Page 83 – May 27, 1684, indenture from John Delahay, planter (son of John and brother to George), to Richard Harrison, tract called Delahay Chance.  Witnesses were Edward Mings and George Delahay.

Abstracts of Charles County Maryland Court and Land Records 1694-1722 Volume 3 by Elise Greenup Jourdan

Page 8 – November 8, 1692, George Dillahay and Robert Perry appraised the estate of Thomas Lyndsey, signed by Edward Mings and Nicholas Cooper.

From the above examples found throughout Charles County records I believe we can say that John Delahay, who transported himself, wife Jane, and stepson James Session to the colony of Maryland before 1659, was the father of Jane Delahay and George Delahay, and probably other children.  Jane Delahay, after the death of husband John, married Edward Mings.  He is listed in George Delaney’s will, but not Jane.  She must have died before her son George.

Does this get me any closer to the father of my John C. Dillehay 1775?  No, there is too large a time gap between John Delahay in 1659 and the birth of my John C. Dillehay around 1775.  However, since John and his family during the 1600’s were the only Delahay’s in Maryland at that time, it is possible there is a connection that has not been found.  I need to search further.

Will of George Delahaye

Charles County, Maryland, Will Book A, Pages 188-189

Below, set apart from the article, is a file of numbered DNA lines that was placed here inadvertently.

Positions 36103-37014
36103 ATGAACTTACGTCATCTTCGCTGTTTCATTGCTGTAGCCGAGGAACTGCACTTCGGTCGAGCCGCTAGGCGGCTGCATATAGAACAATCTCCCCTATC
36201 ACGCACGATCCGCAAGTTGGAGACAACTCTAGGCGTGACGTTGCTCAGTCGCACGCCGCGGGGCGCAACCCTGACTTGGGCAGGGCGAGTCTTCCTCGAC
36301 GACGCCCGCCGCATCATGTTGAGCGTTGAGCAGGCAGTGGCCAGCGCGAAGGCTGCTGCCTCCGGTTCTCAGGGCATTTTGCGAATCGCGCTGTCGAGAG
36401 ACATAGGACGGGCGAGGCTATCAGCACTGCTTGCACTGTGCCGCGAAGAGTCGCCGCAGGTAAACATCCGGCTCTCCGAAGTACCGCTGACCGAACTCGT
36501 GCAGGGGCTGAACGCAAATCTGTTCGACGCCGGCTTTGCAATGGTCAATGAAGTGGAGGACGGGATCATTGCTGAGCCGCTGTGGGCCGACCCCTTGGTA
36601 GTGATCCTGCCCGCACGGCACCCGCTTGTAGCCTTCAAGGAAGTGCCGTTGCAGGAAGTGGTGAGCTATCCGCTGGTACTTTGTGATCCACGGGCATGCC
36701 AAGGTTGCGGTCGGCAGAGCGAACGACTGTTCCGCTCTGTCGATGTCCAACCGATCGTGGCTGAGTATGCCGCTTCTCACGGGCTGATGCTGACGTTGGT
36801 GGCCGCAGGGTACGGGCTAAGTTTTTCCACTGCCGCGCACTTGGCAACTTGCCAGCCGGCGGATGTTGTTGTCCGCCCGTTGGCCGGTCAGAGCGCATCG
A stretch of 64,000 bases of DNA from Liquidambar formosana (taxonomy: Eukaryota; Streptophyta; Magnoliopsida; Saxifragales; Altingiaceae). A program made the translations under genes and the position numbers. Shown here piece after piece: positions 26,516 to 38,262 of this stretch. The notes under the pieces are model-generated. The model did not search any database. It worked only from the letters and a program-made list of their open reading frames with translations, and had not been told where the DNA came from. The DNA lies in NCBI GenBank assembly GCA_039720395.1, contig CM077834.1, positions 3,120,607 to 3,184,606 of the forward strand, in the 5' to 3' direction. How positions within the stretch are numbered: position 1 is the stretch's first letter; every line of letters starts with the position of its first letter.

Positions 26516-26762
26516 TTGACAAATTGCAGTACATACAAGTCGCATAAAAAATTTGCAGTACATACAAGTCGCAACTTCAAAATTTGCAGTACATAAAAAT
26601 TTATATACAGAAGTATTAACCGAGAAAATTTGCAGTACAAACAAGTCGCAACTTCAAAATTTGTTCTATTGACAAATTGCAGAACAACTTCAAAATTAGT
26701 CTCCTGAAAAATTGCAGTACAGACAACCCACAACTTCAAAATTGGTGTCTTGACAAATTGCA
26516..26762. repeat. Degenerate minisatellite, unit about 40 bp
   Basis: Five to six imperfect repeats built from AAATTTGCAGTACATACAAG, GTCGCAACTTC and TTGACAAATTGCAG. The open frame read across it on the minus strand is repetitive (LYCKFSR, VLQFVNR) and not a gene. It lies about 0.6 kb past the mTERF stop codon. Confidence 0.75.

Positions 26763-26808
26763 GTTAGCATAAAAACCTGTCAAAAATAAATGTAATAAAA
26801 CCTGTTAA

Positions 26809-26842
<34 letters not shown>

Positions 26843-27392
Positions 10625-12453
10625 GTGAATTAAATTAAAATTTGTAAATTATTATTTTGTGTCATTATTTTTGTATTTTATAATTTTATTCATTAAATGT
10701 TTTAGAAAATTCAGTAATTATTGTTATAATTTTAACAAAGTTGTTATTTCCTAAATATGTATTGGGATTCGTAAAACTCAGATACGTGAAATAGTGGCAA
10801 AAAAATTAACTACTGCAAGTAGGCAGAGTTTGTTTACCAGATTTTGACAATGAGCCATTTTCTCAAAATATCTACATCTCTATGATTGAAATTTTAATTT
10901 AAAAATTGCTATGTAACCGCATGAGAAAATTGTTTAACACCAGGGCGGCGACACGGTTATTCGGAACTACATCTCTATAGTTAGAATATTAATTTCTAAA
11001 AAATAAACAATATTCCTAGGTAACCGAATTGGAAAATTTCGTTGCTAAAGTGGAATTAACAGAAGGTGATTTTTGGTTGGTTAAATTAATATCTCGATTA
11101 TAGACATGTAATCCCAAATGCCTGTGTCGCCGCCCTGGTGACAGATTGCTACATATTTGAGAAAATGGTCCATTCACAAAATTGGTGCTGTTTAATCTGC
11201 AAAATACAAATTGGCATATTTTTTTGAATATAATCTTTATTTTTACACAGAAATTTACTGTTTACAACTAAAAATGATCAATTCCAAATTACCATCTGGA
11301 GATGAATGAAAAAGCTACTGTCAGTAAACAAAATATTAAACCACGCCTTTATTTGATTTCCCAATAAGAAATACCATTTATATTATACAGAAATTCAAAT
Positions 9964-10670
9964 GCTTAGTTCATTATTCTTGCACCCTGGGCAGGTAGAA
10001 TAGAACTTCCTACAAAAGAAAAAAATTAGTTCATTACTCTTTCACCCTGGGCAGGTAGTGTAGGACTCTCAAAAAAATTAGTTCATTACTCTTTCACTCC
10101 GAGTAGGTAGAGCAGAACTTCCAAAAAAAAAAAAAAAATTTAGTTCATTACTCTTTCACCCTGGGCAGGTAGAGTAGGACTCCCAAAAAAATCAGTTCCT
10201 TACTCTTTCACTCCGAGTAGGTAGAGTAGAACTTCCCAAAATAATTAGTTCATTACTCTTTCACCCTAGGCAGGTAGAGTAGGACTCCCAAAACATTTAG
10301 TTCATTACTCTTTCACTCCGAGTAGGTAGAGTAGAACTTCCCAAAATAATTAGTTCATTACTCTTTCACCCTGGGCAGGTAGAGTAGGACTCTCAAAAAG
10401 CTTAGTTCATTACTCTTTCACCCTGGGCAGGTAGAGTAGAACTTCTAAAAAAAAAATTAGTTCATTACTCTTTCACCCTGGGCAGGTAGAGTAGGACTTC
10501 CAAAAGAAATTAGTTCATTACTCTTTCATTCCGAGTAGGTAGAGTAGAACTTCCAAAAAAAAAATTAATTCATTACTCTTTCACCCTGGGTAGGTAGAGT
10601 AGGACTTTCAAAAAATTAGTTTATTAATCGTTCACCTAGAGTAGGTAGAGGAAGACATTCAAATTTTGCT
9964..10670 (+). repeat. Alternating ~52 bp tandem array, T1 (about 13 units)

Maryland.  In the name of God, Amen.  I, George Delahaye, of Charles County, being sick and weak of body but of sound and perfect memory, thanks be to God, therefore do constitute, appoint and ordain this my last will and testament, hereby revoking all former wills and testaments, whether verbal or written, and this only to be my last will and testament.

First.  I give and bequeath my soul into the hands of Almighty God, which gave it, hoping to receive mercy therefore, and my body to the earth, thence to be decently entered at the discretion of my Executrix, and what small portion of estate which it hath pleased God to lend me be disposed of in manner and form following.

Secondly.  I give and bequeath unto my beloved wife, Susannah Delahaye, all my estate, both real and personal and in case my said wife should have my heir alive at the time of her death, lawfully begotten of her body, then that

heir shall enjoy all my estate aforesaid, but in case my said wife die not leaving an heir as aforesaid, it is then my will and desire that all my estate of land shall fall to my sister Jane Harrison’s children, to them and their heirs and assigns forever.  Thirdly and lastly, I do make and appoint my well beloved wife, Susannah Delahaye, my whole and sole Executrix of this my last will and testament, as witness my hand and seal this twenty-fifty day of September anno 1698.

Signed, sealed and delivered in the sight and presence of

It is further the testator’s desire that his father, Mr. Ed Mings, should live on his plantation on such terms as now he doth during his life.

George O. Delahaye

Robert Halhead, John Hamilton, James Mackyah

On the back of the foregoing will was endorsed the following probate, to wit –

December 24, 1698.  Then came before me Robert Halhead, John Hamilton and James Mackyah, the several witnesses to the last will and testament of George Delahaye, deceased, and proved the same in due manner and form according to law.

Ri. Boughton

Any thoughts?

Fill in your details below or click an icon to log in:

WordPress.com Logo

You are commenting using your WordPress.com account. Log Out /  Change )

Google photo

You are commenting using your Google account. Log Out /  Change )

Twitter picture

You are commenting using your Twitter account. Log Out /  Change )

Facebook photo

You are commenting using your Facebook account. Log Out /  Change )

Connecting to %s